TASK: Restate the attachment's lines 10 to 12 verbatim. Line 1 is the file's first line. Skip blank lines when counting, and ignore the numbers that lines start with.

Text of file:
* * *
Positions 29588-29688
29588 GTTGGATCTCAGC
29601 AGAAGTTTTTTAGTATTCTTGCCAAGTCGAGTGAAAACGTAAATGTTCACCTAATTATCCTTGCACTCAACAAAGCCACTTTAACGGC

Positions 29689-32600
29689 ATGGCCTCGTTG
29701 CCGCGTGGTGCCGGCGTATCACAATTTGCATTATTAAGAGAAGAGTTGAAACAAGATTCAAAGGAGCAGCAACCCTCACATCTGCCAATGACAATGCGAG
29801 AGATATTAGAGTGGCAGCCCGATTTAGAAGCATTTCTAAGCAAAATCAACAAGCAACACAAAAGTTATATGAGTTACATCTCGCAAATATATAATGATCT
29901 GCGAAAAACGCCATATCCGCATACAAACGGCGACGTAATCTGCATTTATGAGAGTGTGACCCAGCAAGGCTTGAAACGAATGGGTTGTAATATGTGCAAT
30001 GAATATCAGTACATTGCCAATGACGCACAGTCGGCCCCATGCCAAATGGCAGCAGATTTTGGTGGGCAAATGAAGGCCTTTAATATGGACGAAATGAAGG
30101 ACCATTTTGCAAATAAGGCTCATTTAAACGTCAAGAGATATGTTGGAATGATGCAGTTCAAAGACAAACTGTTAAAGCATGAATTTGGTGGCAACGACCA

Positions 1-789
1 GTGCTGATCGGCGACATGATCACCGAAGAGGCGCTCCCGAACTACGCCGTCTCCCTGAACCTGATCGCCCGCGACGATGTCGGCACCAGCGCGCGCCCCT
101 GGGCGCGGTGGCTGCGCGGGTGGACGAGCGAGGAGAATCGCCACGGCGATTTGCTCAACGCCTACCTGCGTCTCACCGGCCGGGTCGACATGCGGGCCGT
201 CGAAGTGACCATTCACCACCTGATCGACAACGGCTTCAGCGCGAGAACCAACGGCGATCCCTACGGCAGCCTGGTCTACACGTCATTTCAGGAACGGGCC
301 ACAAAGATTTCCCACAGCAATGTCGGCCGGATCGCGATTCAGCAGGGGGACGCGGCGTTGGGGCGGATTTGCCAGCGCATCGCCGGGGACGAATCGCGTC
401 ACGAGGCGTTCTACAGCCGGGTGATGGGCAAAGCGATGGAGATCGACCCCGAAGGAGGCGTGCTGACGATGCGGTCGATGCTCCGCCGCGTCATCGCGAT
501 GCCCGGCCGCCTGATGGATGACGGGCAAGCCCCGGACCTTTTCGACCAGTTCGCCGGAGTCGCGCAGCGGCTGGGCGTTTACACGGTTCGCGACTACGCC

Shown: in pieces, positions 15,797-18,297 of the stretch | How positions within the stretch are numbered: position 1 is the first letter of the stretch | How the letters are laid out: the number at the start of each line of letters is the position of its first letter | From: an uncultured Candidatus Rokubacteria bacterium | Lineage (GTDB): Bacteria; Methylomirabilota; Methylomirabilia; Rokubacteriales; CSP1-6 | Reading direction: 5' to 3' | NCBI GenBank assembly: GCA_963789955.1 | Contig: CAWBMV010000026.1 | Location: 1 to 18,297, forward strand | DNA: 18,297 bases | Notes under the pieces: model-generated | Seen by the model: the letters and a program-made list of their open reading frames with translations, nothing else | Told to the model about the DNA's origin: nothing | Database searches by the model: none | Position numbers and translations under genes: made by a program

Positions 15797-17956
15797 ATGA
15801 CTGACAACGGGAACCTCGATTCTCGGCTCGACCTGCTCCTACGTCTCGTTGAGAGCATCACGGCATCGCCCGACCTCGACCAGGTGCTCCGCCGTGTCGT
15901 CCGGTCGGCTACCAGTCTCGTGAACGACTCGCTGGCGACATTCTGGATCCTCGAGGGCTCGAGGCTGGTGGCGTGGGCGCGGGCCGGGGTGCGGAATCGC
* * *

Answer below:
30101 ACCATTTTGCAAATAAGGCTCATTTAAACGTCAAGAGATATGTTGGAATGATGCAGTTCAAAGACAAACTGTTAAAGCATGAATTTGGTGGCAACGACCA

Positions 1-789
1 GTGCTGATCGGCGACATGATCACCGAAGAGGCGCTCCCGAACTACGCCGTCTCCCTGAACCTGATCGCCCGCGACGATGTCGGCACCAGCGCGCGCCCCT